For many in the health sector this was a Budget with a lot to talk about.
Whether it was money for the nationwide transition from district health boards to Health NZ and the Māori Health Authority, money for Pharmac for more drugs, a mental health boost or an increase in emergency dental grants - health was a major focus of Budget 2022.
As well as the health investments, a one-off $350 payment to those earning less than $70,000 gained the most attention in the Budget announced yesterday afternoon.
Ruapehu District Council's Elijah Pue said the overall focus on having a well-being Budget was a positive move by the Government and it featured a lot of first steps.
"I said I wanted to see some investments in the health and wellbeing of people and I think we've seen that today," he said.
Pue said he approved of the investments made by the Government into public health, with $11 billion going into the country's health services.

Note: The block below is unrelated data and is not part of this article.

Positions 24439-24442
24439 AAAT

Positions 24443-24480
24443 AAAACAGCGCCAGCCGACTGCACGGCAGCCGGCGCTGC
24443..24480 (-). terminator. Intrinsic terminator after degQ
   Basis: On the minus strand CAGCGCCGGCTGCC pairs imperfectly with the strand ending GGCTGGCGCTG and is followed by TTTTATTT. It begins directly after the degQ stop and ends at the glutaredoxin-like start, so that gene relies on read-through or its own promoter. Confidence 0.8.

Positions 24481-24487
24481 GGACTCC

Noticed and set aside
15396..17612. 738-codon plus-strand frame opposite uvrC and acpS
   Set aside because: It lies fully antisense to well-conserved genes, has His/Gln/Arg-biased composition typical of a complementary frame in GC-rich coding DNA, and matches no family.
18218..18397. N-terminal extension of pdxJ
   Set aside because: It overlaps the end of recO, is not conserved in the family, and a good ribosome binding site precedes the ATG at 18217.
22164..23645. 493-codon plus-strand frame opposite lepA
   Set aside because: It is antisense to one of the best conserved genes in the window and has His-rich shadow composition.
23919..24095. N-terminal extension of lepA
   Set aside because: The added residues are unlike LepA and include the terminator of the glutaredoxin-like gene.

"We've seen the biggest investment in health that Aotearoa has seen in its history. I think a lot of that has got to do with the health reforms that I'm a really big fan of."
Whanganui dentist Hadleigh Reid welcomed the announcement that dental grants were to increase for low-income families from $300 to $1000.
"It has been the same amount for the 20 years I have been working, I had actually spoken to WINZ [Work and Income New Zealand] a few years back asking them to increase this, so it's been a long time coming but welcome nonetheless.
"This will really help those for whom financial costs are a major barrier to improving their dental health, which often limits their participation in society."
But Reid said the increase in the dentistry grant was playing catch-up.
"I was hoping for a bit more for dental; in reality this is just accounting for 20-plus years of inflation, so it doesn't really get us any further ahead regarding supporting and funding dentistry, as most other medical services are."